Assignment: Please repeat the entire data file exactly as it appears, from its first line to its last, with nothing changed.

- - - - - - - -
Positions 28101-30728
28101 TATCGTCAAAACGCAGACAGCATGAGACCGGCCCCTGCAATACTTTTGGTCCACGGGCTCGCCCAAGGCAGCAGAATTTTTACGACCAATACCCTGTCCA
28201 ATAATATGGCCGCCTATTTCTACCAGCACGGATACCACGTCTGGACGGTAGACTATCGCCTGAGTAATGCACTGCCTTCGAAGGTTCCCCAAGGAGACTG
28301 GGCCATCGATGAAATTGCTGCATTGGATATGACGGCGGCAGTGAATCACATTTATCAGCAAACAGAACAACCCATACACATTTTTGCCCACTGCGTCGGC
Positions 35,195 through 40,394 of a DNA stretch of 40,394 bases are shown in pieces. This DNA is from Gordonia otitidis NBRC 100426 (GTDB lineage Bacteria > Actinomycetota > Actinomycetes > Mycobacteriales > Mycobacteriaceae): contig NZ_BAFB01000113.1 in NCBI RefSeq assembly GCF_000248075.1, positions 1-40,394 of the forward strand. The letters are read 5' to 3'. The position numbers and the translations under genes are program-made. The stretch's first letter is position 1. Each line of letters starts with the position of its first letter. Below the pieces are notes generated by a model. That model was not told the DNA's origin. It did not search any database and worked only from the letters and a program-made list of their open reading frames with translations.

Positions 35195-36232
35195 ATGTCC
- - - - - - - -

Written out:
Positions 28101-30728
28101 TATCGTCAAAACGCAGACAGCATGAGACCGGCCCCTGCAATACTTTTGGTCCACGGGCTCGCCCAAGGCAGCAGAATTTTTACGACCAATACCCTGTCCA
28201 ATAATATGGCCGCCTATTTCTACCAGCACGGATACCACGTCTGGACGGTAGACTATCGCCTGAGTAATGCACTGCCTTCGAAGGTTCCCCAAGGAGACTG
28301 GGCCATCGATGAAATTGCTGCATTGGATATGACGGCGGCAGTGAATCACATTTATCAGCAAACAGAACAACCCATACACATTTTTGCCCACTGCGTCGGC
Positions 35,195 through 40,394 of a DNA stretch of 40,394 bases are shown in pieces. This DNA is from Gordonia otitidis NBRC 100426 (GTDB lineage Bacteria > Actinomycetota > Actinomycetes > Mycobacteriales > Mycobacteriaceae): contig NZ_BAFB01000113.1 in NCBI RefSeq assembly GCF_000248075.1, positions 1-40,394 of the forward strand. The letters are read 5' to 3'. The position numbers and the translations under genes are program-made. The stretch's first letter is position 1. Each line of letters starts with the position of its first letter. Below the pieces are notes generated by a model. That model was not told the DNA's origin. It did not search any database and worked only from the letters and a program-made list of their open reading frames with translations.

Positions 35195-36232
35195 ATGTCC